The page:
Indigo or dark wash jeans are the easiest way to anchor the look, and a good pair of worker or hiking boots will give your paws the warmth they need to avoid frostbite and create just a touch of the rough and ready; perfect, when all the elements of the outfit are considered.
Like with the checked shirt and cuffed jeans before it, you can provide yourself with separation from the stereotypical wearer by picking a quilted jacket that is different to your generic high street versions. The selection below offer something different – whether that be through quality, choice of fabric, silhouette/cut, colour or additional detailing:
The boat shoe is another one of those items that is undeniably over worn but still remains exceedingly fashionably relevant. They are most definitely a timeless classic; a style that will be just as suitable in 10 years time as they are today. Once again, I think we can all agree that boat shoes suffer from a great deal of misuse, and their popularity has resulted in a certain degree of market saturation – we now see them everywhere, worn by everyone, and while we can tolerate a certain amount of style avoidance, abandoning such a versatile and wearable item as the boat shoe is not an option.
As we are looking to pull all of these over worn items away from the stereotypes and towards something more individual, we should always look at trying to wear them in a way that others may not have thought of. Mixing two different trends that have similar base elements is a good way to keep your outfit fashionable whilst still making it unique to you, even in the subtlest of ways.
It is also worth remembering that boat shoes suffer from a two sided association ailment; on one hand we have the everyman, style of the masses look and on the other we have the slightly stuffy, ancient jumper, yacht club set. Either consideration is understandably to be avoided but unless you do something substantially different, you might find yourself being drawn to one side or the other, even unintentionally.
With this look I am aiming for a mixture of the Preppy, Americana and Work Wear trends; something that wouldn’t look out of place in the university quad or wandering around somewhere a little more rough and tumble. Starting from the ground up, keep your shoes simple and classic – brighter two tone or mixed material examples are better in a purely preppy focused look. A brown, navy, black or deep red will fit the bill perfectly and help to keep the entire outfit simple and stylish.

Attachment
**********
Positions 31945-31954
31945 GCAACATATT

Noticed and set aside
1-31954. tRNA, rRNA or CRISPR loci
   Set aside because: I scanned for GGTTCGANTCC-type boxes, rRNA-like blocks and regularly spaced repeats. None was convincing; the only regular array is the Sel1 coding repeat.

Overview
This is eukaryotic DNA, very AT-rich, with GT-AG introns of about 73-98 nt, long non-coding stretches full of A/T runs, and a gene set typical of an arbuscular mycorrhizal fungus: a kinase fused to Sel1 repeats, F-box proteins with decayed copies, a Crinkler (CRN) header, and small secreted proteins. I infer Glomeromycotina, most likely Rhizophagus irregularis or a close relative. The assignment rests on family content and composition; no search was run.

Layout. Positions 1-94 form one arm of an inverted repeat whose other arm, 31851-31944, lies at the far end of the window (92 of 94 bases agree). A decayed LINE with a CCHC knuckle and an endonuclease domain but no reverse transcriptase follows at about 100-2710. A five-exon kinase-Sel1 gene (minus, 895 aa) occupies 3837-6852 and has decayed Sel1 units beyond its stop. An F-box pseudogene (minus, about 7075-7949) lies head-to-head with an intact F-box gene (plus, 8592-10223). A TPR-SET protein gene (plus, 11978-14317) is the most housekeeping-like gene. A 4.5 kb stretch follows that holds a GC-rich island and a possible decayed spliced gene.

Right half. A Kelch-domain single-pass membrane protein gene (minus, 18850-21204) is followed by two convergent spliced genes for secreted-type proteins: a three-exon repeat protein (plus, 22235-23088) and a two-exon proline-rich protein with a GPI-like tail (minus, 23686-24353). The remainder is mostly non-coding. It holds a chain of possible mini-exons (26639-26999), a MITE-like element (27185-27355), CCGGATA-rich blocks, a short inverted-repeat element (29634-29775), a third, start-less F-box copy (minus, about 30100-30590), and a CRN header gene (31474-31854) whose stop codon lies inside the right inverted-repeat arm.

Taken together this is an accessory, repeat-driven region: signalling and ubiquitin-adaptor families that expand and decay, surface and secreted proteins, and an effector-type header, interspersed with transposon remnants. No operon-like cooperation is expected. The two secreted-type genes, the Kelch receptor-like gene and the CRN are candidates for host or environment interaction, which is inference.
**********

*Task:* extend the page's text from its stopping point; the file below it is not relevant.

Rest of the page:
The wool mix trousers could just as easily be replaced with chinos for those of you who prefer the Ivy League look but with this outfit we want to mix in a bit more work wear style items. A chambray or denim shirt will help to continue this theme, but add a little quirkiness with braces rather than a belt. A good piece of college inspired knitwear will finish off the top half and a flat cap will bring out more of the worker side; simple, sharp, elegant and comfortable.
As we have already focussed on quilted jackets today, we will be integrating some heritage into this look. The shoes remain simple and clean; a muted colour that suits a more mature and timeless style, but you could of course begin to mix in more colour and texture. Some smart trousers help to keep a sharp, defined and tailored line leading up to a crisp gingham shirt – left with one or two buttons undone at the top (no buttoned up nonsense here, it’s not the done thing).
Finished off with a Barbour international jacket you have yourself a very easy look that mixes a touch of the yacht club, with heritage brands and patterns – sure to give you quite the sartorial leg up.
This is most certainly an outfit that would be easy to mix and match; switch your trousers for chinos or jeans depending on weather or your preference; your shirt for a chambray, denim or alternative patterned example to add a bit of diversity and individuality; or change your jacket to a tasteful fully quilted one or even the good old fashioned peacoat. You might even be able to shoe horn in some shearling.
Despite their bad associations or stereotypes, boat shoes are still hugely important. They are versatile, practical and stylish, working well in a number of key trends. It would a great shame to ignore them just because too many other people are wearing them.
Give yourself some separation through limited editions, vibram or complimentary coloured soles and choice of material:
The first article in this series received some interesting opinions; a few maintained the view that cuffed jeans were socially unacceptable regardless of how you wore them, but the checked shirt was perfectly acceptable. Others were actually in favour of the cuffed jean and not of the checked shirt. The highly subjective nature of fashion is very clear in this instance, and once again I think that a great deal of fashion is HOW you wear not WHAT you wear.
Personally, I believe that both the quilted jacket and boat shoe have an important roll to play in men’s fashion both now and in the future. To ignore them just because other people wear them too much is arguably very foolish. Careful consideration will always set you apart from the masses and it would be a shame to lose such versatile and ultimately stylish items.
Now, it’s time for that all important feedback, what do you think?
Keep a look out for the final article in this mini series were I will be covering desert boots, the Harrington jacket and scoop neck t-shirts.